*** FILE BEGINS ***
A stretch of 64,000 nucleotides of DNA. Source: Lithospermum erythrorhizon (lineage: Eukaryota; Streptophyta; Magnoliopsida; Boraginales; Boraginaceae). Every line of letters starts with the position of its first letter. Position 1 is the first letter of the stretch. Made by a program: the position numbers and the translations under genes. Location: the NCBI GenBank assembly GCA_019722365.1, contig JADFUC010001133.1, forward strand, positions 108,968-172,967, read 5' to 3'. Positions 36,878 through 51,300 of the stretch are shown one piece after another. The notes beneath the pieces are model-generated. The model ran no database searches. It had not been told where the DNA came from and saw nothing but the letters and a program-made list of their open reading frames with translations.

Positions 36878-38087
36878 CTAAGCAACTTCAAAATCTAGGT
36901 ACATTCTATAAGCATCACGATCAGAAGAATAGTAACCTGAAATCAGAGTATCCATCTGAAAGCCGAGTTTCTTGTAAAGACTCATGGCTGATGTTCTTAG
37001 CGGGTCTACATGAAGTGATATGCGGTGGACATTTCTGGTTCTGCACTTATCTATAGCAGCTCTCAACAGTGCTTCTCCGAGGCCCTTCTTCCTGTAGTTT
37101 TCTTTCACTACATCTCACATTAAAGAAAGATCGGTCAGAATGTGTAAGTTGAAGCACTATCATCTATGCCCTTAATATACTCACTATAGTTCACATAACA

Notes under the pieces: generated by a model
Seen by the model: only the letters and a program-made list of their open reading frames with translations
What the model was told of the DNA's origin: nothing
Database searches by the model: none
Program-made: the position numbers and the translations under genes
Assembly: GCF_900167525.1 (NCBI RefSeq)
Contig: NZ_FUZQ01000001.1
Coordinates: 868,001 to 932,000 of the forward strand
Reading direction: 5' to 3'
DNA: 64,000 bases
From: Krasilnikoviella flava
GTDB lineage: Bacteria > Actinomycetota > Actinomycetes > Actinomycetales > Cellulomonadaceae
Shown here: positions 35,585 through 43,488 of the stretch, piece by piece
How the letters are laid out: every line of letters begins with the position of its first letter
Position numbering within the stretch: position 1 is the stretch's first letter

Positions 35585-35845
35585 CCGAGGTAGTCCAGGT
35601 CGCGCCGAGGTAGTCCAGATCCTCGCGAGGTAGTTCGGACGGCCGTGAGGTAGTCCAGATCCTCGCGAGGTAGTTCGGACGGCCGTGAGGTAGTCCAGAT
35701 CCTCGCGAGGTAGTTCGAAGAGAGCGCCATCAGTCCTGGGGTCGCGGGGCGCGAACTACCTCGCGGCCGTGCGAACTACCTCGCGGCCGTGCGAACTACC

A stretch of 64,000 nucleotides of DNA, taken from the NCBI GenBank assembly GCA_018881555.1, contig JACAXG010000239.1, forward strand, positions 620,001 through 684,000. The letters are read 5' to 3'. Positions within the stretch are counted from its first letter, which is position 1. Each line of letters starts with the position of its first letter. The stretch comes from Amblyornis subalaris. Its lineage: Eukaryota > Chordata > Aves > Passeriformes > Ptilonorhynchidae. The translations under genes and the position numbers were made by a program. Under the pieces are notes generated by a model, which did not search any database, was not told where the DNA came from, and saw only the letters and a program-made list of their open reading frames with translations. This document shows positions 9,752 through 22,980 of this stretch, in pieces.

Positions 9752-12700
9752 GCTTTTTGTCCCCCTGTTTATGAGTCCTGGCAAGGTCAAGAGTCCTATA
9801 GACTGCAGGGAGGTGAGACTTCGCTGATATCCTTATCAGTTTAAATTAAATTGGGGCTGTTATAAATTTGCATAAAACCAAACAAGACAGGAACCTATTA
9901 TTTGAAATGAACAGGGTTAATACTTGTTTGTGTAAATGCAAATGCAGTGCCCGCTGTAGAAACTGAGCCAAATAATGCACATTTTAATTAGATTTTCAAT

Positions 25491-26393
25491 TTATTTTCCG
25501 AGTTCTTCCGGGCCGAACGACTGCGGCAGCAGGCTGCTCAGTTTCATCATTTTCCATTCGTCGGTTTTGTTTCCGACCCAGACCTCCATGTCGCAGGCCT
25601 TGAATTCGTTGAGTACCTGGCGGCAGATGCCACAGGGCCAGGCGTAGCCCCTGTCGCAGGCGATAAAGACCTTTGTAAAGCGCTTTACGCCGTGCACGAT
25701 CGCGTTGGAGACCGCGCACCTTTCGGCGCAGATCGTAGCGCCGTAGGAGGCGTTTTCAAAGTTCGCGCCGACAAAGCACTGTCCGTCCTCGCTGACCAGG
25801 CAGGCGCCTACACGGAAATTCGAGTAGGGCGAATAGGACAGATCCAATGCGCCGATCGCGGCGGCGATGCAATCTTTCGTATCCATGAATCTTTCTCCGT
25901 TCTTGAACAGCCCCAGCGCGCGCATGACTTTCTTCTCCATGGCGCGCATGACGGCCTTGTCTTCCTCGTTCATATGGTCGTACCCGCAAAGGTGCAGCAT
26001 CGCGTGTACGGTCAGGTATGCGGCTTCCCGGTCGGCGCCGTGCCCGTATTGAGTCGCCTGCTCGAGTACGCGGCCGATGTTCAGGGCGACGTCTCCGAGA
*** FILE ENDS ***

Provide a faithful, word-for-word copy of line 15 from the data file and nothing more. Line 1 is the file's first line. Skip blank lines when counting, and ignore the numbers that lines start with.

Reading direction: 5' to 3'